A topic that endlessly fascinates me is how UK and US publishers are fighting over who should have territorial rights in Europe. In a nutshell, the US advocates an open market while the UK is protective of their rights interests. But a new wrinkle has developed in the form of an irate memo sent by Karl Heinz Petzler, managing director of the Portuguese distributor Lisma Lda. In it, he accuses the Hachette Book Group of a “cold coup,” and “an unheard of act of self-castration” after a recent visit by an HBG representative who informed him that the company “had unilaterally decided that, whenever a book is published by both the US and the UK publishers belonging to that group, the respective UK publishers will have the exclusive distribution right in Europe.”
Petzler found it odd the decision was “made silently” without an official statement, declaring that “the people inside your group, who made this decision (who certainly do not have an American passport), do not really care about their customers, but also do not care about their authors, who will lose sales.” He names James Patterson, Nichols Sparks & Michael Connelly as authors who will “lose out” on sales by not having their American editions distributed in Continental Europe. “I wonder, if this decision was made silently in order not to upset the authors and their agents, who, I am sure, would not agree that a publisher does not want to sell their books in the open market.”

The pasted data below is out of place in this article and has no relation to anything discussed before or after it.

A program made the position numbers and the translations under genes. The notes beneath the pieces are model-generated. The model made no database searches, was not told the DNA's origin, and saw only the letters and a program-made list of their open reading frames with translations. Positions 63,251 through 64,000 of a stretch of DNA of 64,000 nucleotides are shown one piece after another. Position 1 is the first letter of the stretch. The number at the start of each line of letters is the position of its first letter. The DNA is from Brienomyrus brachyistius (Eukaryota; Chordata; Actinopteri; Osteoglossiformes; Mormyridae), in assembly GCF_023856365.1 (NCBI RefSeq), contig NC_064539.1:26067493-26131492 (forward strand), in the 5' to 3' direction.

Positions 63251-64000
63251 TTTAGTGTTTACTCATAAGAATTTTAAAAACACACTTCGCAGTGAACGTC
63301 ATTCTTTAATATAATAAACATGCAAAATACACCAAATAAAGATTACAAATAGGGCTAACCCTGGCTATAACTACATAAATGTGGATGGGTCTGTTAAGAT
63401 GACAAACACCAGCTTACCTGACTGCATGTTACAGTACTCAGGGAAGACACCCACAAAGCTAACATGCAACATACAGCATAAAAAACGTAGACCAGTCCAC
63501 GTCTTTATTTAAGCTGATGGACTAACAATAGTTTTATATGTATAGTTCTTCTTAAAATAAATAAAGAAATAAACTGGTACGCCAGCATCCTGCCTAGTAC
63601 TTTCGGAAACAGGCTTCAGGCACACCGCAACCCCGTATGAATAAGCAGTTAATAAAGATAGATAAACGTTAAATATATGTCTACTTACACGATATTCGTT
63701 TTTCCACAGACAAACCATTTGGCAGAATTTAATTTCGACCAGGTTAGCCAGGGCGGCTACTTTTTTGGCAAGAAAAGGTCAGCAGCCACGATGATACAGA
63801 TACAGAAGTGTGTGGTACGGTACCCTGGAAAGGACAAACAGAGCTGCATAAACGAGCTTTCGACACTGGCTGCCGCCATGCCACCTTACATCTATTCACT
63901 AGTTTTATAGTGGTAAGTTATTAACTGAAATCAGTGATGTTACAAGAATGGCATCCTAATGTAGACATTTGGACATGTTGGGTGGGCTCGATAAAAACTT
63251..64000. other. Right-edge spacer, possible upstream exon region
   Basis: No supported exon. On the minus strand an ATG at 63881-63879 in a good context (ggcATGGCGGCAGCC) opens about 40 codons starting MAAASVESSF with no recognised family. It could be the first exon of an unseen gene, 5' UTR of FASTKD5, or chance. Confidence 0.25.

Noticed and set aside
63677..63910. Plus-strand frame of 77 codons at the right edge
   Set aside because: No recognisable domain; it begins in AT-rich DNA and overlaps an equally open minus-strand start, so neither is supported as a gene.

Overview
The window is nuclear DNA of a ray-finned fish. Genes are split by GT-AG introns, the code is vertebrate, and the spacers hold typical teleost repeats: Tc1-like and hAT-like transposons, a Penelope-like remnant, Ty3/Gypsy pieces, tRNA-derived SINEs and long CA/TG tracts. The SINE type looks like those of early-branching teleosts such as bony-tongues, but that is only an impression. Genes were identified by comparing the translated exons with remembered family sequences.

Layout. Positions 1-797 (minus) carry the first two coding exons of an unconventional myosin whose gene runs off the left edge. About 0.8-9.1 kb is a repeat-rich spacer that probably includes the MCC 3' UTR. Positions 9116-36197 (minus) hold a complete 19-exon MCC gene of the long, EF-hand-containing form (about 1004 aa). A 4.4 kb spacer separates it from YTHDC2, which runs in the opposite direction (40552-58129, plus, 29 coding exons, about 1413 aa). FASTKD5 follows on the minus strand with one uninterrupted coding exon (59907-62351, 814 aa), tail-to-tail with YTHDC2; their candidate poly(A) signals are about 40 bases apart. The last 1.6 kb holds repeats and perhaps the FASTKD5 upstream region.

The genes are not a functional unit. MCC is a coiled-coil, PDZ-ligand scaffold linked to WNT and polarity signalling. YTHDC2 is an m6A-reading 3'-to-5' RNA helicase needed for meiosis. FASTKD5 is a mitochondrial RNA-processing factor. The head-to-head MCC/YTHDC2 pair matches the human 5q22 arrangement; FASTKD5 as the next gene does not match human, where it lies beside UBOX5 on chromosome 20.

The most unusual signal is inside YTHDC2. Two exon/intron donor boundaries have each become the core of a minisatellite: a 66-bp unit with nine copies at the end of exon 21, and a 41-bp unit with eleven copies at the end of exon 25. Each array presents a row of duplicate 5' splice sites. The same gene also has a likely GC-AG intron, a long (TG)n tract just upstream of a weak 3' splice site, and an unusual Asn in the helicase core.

HBG’s response, if any, hasn’t hit our mailboxes, but this is a story that can only develop further….